Welcome to the Vancouver Canucks 2022-23 report card series. In this series, we at The Hockey Writers look back at each Canucks player from the past season, break down how their campaign went, and assign a letter grade reflective of their overall performance. This edition will focus on Jack Studnicka.
Canucks Acquire Studnicka From Bruins
The Canucks acquired Studnicka on Oct. 27, 2022, in exchange for goaltender Michael DiPietro and defensive prospect Jonathan Myrenberg. Studnicka only played one game for the Bruins this season before the trade, scoring no points and having four penalty minutes. The acquisition of Studnicka was not a high price as DiPietro’s development has somewhat stagnated; however, parting from Myrenberg, a fifth-round pick from the 2021 NHL Draft, could come back to bite them.
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Studnicka did not need to play exceptionally to make this a fair transaction. A productive fourth-line forward is what it would have taken. Unfortunately for the Canucks, Studnicka, despite the low cost and expectations, did not perform well. The Bruins’ former second-round pick suffered a lower-body injury while playing his old team. While injuries soften the criticism of the forward, his play through 47 games was discouraging.
Studnicka’s Performance With Canucks
Studnicka’s offensive performance will leave the Canucks desperately searching for more bottom-six depth. In 47 games, he scored only four goals and four assists for eight points while having a plus/minus of minus-11. He did not drive play well, his skating is not exceptional, and he does not have a booming shot where he can score from range. Only one of his four assists was primary, showing he can sometimes fall into a passenger role on the ice. He is more or less average in every hockey skill department, which by no stretch is terrible, but his awful counting stats make him seem worse than average.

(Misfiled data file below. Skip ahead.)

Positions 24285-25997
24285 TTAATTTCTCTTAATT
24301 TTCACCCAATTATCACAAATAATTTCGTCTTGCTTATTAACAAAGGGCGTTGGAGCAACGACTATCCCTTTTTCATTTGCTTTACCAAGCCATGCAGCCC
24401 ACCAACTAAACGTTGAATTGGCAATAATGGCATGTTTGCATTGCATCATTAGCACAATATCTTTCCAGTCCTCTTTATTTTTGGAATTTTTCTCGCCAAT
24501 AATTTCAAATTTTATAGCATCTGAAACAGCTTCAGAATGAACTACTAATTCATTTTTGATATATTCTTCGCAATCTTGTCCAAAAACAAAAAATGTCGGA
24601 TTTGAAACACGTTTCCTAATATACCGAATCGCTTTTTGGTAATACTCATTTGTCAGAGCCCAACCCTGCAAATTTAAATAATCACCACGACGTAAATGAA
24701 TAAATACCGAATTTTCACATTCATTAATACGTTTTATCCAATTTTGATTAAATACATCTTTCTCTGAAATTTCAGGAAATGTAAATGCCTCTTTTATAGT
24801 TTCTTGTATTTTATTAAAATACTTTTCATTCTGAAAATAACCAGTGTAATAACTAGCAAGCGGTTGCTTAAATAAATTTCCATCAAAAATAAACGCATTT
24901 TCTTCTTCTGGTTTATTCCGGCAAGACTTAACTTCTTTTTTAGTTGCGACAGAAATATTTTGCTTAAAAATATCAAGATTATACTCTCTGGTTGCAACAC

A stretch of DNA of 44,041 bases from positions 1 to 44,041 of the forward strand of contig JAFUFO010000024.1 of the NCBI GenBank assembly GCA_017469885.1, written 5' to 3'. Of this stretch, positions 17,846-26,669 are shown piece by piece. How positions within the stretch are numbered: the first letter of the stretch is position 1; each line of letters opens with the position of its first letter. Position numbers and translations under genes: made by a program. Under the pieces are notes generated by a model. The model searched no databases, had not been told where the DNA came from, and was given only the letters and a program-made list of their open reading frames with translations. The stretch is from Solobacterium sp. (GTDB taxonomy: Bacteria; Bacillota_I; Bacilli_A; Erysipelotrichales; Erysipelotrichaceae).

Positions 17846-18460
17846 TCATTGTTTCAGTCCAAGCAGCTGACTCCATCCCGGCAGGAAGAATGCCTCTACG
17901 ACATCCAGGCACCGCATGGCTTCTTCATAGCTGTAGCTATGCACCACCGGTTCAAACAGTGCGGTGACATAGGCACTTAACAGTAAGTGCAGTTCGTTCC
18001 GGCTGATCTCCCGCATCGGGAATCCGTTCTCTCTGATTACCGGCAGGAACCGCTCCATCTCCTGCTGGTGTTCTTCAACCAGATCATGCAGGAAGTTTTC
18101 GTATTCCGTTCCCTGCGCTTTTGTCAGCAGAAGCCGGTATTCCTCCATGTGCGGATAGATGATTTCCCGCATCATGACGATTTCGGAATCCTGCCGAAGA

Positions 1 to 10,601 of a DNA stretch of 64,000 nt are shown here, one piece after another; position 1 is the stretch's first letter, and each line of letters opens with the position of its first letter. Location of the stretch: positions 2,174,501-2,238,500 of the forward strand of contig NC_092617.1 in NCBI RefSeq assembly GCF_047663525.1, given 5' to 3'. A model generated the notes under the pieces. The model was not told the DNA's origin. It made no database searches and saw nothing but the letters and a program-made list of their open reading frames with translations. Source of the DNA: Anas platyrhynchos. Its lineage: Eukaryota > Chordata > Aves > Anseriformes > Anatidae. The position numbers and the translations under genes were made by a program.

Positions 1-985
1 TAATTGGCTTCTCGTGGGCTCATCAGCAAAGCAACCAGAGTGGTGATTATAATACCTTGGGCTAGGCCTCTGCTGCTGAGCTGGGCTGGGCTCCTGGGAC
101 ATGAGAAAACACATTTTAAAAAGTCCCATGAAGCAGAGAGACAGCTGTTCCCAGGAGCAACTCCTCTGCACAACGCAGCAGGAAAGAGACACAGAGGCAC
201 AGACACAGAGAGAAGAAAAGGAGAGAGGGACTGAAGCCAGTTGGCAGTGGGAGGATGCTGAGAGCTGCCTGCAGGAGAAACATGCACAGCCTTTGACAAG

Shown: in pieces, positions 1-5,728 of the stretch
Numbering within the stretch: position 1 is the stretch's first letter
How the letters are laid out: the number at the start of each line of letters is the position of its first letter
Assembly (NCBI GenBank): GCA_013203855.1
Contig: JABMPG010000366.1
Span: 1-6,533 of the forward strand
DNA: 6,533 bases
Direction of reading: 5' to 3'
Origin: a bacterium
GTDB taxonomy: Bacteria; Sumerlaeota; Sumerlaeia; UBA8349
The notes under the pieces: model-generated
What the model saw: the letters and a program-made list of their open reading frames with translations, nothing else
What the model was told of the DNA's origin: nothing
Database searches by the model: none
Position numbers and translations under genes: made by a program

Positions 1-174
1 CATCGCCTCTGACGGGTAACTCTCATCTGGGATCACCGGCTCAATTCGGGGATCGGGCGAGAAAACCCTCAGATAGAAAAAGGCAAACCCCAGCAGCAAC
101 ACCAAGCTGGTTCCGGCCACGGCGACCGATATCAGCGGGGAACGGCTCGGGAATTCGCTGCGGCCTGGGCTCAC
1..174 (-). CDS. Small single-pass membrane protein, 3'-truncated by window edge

Studnicka had a Corsi For of 42 percent. He took more penalties than he drew, 16-14, and did not have a positive influence on team defense. His saving grace is his takeaway-to-giveaway ratio. Studnicka accumulated 17 takeaways to just six giveaways, showing he is responsible when possessing the puck; however, due to the noted statistics and lack of play-driving ability, the excellent ratio implies he plays timider with the puck rather than having elite on-puck strength and skill.
Studnicka’s Future With Canucks
The Canucks have Studnicka signed through the 2023-24 NHL season, becoming a restricted free agent (RFA) in the summer of 2024. His cap hit, only $762,500, makes him easily buriable if he is sent to the American Hockey League (AHL) next year. The Canucks have complete control over their decision with him. If they make trades, he is useful as a roster-filler, or maybe a team is willing to give up an asset, such as a fifth- or sixth-round draft pick, to give him a shot in their lineup. If the Canucks choose to keep him for next season and further qualify him once he reaches RFA status or not is entirely up to them, which is a great position regardless of the player.
Despite Studnicka’s various deficiencies, his low cap hit makes him a worthwhile depth option on a team prone to injuries. He should not play any higher in the Canucks lineup than the fourth line, and if he does, it will likely result from the thin offensive depth in the organization than Studnicka forcing his way into more minutes. The safe and most probable bet is Studnicka starting as the Canucks’ fourth-line center next season due to the organization’s weakness at the position.
Final Grade For Jack Studnicka: D
Studnicka can still develop into a valuable bottom-six player for the Canucks. At 6-foot-1, he has the frame to become a serviceable player, although this season’s results, paired with his time with the Bruins, only supply a little hope. The Canucks likely bring back Studnicka as depth for when injuries hit during the season, but it is hard to imagine they will tenure him a qualifying offer next summer.
Advanced stats were taken from Money Puck